The world is waiting anxiously to hear any news about the mystery of Malaysia Airways Flight 370, and big data may be the key to tracing the disappearing plane. Officials around the globe have been working tirelessly to find out what happened to the Boeing 777 jet and its 239 passengers since it disappeared from radars March 8.
More countries join in on search
Currently, 25 countries are taking part in the search, looking into the backgrounds of the passengers and crew of the flight that had been heading to Beijing from Kuala Lumpur, as well as conducting physical searches of the ocean and land beneath the plane's intended flight path, according to CBS News. Experts are trying to piece together what little information they have from the radio conversation between the pilots and ground staff as well as from flight simulators and projected flight paths to determine where the commercial plane may have gone. CNN reported that the last radio contact with the plane was at 1:21 a.m. local time when one of the two pilots simply said, "All right, good night." Military radar lost sight of the jet nearly an hour later at 2:15 a.m.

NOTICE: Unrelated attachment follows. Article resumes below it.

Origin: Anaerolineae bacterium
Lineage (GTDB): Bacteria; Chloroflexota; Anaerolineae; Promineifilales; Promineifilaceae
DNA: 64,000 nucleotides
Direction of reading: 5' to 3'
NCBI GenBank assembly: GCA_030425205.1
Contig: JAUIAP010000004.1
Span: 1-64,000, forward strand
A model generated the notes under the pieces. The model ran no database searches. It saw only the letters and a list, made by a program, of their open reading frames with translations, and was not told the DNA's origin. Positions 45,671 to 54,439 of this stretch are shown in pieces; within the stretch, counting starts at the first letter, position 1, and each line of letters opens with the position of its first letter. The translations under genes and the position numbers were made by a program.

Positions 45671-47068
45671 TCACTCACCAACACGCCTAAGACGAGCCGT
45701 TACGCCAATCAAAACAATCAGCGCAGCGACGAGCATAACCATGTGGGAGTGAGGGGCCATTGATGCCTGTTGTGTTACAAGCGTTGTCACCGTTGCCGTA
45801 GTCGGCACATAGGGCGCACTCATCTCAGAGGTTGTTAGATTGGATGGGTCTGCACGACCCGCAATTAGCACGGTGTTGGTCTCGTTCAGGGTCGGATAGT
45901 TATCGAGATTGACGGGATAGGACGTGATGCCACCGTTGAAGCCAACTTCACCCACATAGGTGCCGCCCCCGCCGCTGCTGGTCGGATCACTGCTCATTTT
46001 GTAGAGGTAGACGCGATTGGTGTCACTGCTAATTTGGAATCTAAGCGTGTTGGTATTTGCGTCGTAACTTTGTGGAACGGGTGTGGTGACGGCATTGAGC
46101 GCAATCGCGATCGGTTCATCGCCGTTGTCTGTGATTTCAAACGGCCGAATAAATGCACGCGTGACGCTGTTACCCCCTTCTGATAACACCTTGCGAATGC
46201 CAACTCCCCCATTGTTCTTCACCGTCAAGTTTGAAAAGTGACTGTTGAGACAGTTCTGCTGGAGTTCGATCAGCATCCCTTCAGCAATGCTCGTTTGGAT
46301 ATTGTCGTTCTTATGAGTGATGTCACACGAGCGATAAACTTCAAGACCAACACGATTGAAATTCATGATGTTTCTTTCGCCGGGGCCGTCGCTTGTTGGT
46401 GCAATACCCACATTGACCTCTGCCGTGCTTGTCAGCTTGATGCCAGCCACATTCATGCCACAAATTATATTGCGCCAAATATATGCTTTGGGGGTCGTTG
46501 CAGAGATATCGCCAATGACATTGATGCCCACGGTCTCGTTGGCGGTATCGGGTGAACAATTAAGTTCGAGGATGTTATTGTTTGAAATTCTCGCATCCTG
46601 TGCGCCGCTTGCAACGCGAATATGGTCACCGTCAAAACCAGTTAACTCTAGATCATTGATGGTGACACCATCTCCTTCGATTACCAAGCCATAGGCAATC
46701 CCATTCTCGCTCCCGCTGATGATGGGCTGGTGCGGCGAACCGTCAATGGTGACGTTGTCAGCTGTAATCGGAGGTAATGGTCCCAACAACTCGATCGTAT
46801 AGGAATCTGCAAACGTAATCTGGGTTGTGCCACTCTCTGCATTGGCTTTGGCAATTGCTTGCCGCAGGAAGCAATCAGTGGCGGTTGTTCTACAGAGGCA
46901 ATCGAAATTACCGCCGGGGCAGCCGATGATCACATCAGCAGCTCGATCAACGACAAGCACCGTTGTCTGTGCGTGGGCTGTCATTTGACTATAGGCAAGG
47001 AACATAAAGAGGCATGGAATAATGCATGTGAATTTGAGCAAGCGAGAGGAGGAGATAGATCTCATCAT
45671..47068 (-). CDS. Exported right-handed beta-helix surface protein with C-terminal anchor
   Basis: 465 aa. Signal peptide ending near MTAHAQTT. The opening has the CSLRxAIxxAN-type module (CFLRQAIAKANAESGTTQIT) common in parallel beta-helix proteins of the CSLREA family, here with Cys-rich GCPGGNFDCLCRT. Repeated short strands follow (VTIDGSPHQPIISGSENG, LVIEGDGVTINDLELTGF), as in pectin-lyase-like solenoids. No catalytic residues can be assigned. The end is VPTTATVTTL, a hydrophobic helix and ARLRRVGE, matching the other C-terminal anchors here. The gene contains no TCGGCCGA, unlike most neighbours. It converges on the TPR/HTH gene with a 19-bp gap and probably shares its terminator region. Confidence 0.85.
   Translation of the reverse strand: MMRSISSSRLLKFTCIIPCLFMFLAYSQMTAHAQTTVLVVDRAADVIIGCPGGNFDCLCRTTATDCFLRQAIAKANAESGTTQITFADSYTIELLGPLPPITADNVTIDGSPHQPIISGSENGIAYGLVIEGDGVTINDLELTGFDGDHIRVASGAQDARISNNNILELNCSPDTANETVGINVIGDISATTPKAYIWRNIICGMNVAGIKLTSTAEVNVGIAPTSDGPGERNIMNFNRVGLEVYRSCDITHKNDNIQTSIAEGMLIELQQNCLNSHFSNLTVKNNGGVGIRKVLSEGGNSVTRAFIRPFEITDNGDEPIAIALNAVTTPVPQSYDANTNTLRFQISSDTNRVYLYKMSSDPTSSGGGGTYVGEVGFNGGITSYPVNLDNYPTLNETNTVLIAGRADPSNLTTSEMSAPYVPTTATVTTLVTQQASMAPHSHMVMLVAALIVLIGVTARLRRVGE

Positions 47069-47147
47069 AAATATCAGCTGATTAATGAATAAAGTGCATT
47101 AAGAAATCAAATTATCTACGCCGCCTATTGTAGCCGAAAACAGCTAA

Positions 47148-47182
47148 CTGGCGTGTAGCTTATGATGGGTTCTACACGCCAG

Big data analytics aid in search efforts
As the search for Flight 370 continues, those looking for any sign of this plane and the people on board are using every resource at their disposal, and analytic tools are high on that list. DigitalGlobe, a commercial vendor of geospatial and space imagery, is using its crowdsourcing website Tomnod to enlist the help of the public, according to eWEEK.
The company has numerous satellites that have been programmed to take photos specifically of the area in which the plane would most likely be, focusing in particular on the waters surrounding Malaysia. People can visit the site and search thousands of images stored in a database, making note of anything that may resemble the plane or a piece of it.
"On Tomnod.com, any person can go and just look at photos in the gird, and you're supposed to flag anything that looks interesting," said Daniel Hardman, the chief architect at Adaptive Computing, which serves DigitalGlobe and other companies involved in this project, according to eWEEK. "The problem is, humans can see a lot of things, but they might not always be the right things."
The flagged images are then run through a database, and any areas with lots of hits will be put through further scrutiny and relayed to search-and-rescue teams that physically go out and check for evidence of the plane. The source stated that more than 421,000 photos of the Indian Ocean have already been logged.